Asus ZenWatch Review

Asus ZenWatch Review
Asus ZenWatch Review
Asus ZenWatch Review
Asus ZenWatch Review
Asus ZenWatch Review
Asus ZenWatch Review
Introduction


Several companies are already in the business of winning that piece of real-estate on your wrist, courtesy of Android Wear. One of them in particular, Asus, is hoping to entice consumers with its attractive ZenWatch - one of the latest entrants in the Android Wear space. Adorned with a $199 cost, it’s undoubtedly one of the more competitively priced models that are available right now, but does it have enough goodies to really differentiate itself from the motley crew we’re exposed to already?

The package contains:

  • Wall charger
  • microUSB cable
  • Charging cradle
  • User manual
  • Warranty card

Design


Asus isn’t a stranger to meticulous designs - they’ve taken great pride in really being attentive when crafting its products. With that in mind, it’s not all that surprising to find the Asus ZenWatch is receiving that same level of premium craftsmanship we see in some of its high-end products. Quite simply, the ZenWatch is arguably the best looking Android Wear smartwatch at the moment.

Why’s that you ask? Well, it has that perfect mixture of premium quality materials and a solid foundation with its construction. Circular watches have been the rage of late, evident by recent entrants like the Moto 360 and LG G Watch R, but the Asus ZenWatch makes square shaped watches hip once again. Out of everything, its attractive quality is pronounced thanks to the rose-gold-colored band that’s sandwiched in between two steel layers, which is the foundation of the casing. From a cursory look, the casing appears almost flat, but there’s a subtle curve to it that contours nicely along our wrist.

We can certainly say that the design is clean, one that doesn’t have any sort of buttons, crowns, or anything else to mesh with its slick lines. In fact, the only things that break up its design are all found in the underside of the ZenWatch – they include the pin connections, screws, and single power button. We know, it’s something that’s common amongst smartwatches, but the charging process still requires us to utilize the included proprietary charging cradle. Needless to say, it would’ve been sweet to see this receive the same wireless charging treatment like the Moto 360.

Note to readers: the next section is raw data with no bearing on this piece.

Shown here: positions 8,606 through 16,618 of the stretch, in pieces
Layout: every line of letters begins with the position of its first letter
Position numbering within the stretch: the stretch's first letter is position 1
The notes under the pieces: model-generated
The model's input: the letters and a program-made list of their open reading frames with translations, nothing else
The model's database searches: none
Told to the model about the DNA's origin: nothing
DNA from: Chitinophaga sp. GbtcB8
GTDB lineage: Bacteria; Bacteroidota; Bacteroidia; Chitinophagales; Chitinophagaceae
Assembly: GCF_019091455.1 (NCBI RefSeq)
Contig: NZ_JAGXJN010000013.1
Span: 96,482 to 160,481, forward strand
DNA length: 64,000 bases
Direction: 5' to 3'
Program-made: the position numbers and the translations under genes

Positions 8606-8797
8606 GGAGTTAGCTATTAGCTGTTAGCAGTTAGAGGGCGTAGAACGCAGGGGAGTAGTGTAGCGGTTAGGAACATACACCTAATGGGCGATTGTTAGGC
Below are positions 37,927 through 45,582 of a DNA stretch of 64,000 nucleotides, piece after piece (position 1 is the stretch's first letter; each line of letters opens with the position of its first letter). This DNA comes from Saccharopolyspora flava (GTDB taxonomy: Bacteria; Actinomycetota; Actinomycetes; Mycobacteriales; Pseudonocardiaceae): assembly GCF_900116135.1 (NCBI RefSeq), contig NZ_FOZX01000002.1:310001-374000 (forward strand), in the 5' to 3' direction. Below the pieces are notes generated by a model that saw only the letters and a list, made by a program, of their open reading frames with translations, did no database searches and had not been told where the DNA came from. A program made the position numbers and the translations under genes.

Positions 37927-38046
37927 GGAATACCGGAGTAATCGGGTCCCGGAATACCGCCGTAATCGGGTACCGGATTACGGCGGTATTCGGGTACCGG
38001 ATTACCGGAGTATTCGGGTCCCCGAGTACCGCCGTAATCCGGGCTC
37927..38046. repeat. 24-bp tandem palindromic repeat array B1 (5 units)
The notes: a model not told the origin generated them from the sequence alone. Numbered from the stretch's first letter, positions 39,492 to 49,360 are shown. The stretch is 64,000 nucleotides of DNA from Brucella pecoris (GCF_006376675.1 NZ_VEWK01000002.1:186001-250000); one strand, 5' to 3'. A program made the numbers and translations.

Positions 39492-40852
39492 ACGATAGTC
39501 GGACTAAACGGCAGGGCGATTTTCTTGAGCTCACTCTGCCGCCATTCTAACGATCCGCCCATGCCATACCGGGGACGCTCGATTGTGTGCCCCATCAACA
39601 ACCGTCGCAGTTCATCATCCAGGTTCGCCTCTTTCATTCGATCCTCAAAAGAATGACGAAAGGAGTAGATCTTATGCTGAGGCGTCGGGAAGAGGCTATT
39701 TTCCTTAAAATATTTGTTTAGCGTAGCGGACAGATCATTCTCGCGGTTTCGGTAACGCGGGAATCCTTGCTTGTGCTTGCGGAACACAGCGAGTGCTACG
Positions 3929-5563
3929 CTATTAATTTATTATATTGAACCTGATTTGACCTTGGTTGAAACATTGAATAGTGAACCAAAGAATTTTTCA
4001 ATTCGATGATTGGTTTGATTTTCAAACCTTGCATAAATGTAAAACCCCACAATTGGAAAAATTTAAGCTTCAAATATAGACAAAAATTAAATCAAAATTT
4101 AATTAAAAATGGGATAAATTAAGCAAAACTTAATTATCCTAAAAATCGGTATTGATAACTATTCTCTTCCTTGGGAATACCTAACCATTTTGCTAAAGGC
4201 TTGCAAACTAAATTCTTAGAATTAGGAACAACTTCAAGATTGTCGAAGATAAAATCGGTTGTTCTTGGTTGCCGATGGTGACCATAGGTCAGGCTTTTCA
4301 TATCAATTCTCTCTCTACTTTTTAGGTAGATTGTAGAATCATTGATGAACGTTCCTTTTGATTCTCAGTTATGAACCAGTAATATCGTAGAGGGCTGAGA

As for the strap itself, it’s a nice complement with its genuine stitched-leather material, but the clasp juts out to the point that it can sometimes get caught up or attached to articles of clothing. Thankfully, it uses the standard 22mm strap, which makes it incredibly easy to remove and replace it with another one. Style is undoubtedly plentiful with this one, but we can’t forget that the ZenWatch has a water resistant rating of IP55, which is good at protecting it from minor splashes and whatnot, but don’t expect to go diving beneath the water with it on.

Smartwatches in general have this distinction of looking a bit too techy, like those calculator watches of yesterday (and even today), but the Asus ZenWatch’s pristine, elegant look elevates it to rival some of today’s sophisticated timepieces. We really have few complaints about its design, and in some way, it takes the crown away from the Moto 360 for being the best looking Android Wear smartwatch to date. Throw in its manageable size into the mix as well, and it certainly has the potential to appeal to both men and women who want to make a fashion statement.

 

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Display


Specs-wise, the Asus ZenWatch doesn’t try to overstep its rivals at the moment, seeing that it sports a 1.63-inch 320 x 320 AMOLED display – similar to that of the display used by the Samsung Gear Live. Protected with curved Corning Gorilla Glass 3, it matches the subtle contour of the casing to give it a uniform, seamless finish. Trying to visualize things isn’t an issue thanks to its pixel density count of 278 ppi, so we’re able to read the time, notifications, messages, and much more with ease.